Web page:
Archive for the ‘General Life’ Category.

The Sayings of Mikhail Zhvanetsky

Mikhail Zhvanetsky is the most prolific and famous Russian humorist. Here are my own translations of some of his best lines.

  • Better a small dollar than a big thank you.
  • Better dinner without an appetite than an appetite without dinner.
  • Don’t drive faster than your guardian angel can fly.
  • I drive too fast to worry about cholesterol.
  • Best alibi — be a victim.
  • A pedestrian is always right. While he is alive.
  • Any car will last you a life-time. If you are hasty enough.
  • Better a belly from beer than a hump from hard work.
  • A bald patch is a glade trampled by thoughts.
  • It is difficult to crawl with your head proudly held high.
  • It’s a shame when other people have your dreams come true!
  • The lottery is the most accurate measure of the number of optimists.
  • A courteous man will not criticize a woman who carries a railroad tie awkwardly.
  • The highest degree of embarrassment? Exchanged glances in a keyhole.
  • Everything goes well, but past me.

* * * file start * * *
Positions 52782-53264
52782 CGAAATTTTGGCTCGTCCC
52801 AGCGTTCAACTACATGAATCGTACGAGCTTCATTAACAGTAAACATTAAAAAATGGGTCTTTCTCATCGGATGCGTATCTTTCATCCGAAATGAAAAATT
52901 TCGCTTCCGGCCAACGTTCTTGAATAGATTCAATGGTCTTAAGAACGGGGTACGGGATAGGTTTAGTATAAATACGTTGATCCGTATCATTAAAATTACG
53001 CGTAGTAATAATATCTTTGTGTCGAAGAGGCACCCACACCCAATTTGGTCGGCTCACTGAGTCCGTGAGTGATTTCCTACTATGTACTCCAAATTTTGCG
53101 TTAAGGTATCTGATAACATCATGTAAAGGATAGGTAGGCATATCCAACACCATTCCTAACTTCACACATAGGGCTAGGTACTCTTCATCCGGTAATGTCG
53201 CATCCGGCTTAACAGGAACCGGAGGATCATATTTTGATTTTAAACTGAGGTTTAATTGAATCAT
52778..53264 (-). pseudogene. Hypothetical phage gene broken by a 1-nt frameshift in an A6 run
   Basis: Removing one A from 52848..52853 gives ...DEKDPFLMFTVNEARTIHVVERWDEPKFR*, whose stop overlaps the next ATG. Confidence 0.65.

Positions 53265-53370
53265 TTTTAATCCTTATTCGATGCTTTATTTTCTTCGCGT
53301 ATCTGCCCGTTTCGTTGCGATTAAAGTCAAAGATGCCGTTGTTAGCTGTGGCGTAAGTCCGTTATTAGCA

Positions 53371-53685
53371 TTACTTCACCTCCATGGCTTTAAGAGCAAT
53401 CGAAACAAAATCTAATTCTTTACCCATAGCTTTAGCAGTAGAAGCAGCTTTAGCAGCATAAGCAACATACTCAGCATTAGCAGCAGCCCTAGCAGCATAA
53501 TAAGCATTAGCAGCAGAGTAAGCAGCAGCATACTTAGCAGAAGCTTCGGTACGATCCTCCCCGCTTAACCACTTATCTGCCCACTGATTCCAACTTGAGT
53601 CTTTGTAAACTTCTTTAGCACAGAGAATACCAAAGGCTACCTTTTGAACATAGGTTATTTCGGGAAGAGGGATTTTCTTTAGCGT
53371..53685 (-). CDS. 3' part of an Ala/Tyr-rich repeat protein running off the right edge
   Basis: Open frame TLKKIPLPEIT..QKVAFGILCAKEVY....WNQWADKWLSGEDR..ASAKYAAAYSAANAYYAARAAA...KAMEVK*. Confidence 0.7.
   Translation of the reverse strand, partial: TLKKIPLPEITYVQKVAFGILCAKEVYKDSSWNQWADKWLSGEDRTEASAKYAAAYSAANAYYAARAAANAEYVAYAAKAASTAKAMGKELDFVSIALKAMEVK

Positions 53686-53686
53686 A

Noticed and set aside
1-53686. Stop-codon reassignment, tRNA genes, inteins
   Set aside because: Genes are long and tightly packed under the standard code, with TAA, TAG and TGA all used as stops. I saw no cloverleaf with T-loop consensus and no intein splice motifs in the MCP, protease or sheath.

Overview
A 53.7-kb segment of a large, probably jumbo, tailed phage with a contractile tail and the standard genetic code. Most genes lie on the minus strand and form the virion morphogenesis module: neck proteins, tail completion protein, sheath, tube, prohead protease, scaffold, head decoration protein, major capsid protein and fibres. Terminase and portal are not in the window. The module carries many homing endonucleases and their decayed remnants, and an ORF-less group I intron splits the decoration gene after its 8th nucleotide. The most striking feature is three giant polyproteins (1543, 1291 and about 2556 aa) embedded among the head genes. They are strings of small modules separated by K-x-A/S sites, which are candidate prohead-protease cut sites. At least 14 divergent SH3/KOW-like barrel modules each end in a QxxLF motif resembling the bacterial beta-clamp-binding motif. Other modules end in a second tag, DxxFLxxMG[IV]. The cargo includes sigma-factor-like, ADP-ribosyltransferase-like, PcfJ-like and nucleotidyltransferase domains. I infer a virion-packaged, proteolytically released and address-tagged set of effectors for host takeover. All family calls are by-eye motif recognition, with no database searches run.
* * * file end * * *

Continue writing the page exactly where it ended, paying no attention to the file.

• Let them laugh at you, rather than cry.
  • While you measure seven times, others will already make a cut.
  • It is not enough to find your place in life, you have to be there first.
  • If a person knows what he wants, then he either knows too much or wants too little.
  • And then he took a knife and shot himself dead.
  • Thinking is too difficult, so most people judge.
  • The more I look in the mirror, the more I believe in Darwin.
  • Of two evils, I choose the one I haven’t tried before.
  • Do not run from a sniper, you’ll die tired.
  • You came — thanks; you left — many thanks.
  • All great men are long dead, and I am feeling so-so.
  • Never exaggerate the stupidity of your enemies and the loyalty of your friends.
  • To save a drowning man, it is not enough to lend a hand; it is necessary for him to offer his hand in return.
  • What a pity that you are leaving at long last.
  • An idea came into his head and now it is desperately trying to find his brain.
  • I am infinitely respectful of the terrible choices of my people.
  • Some have both hemispheres protected by a skull, others by pants.
  • For illusions of grandeur one doesn’t need grandeur; illusions are quite enough.
  • Good always wins over evil. Hence, the winner is always good.
  • Only on your birthday do you discover how many useless things there are in the world.
  • You can recognize a decent man by how difficult it is for him to be nasty.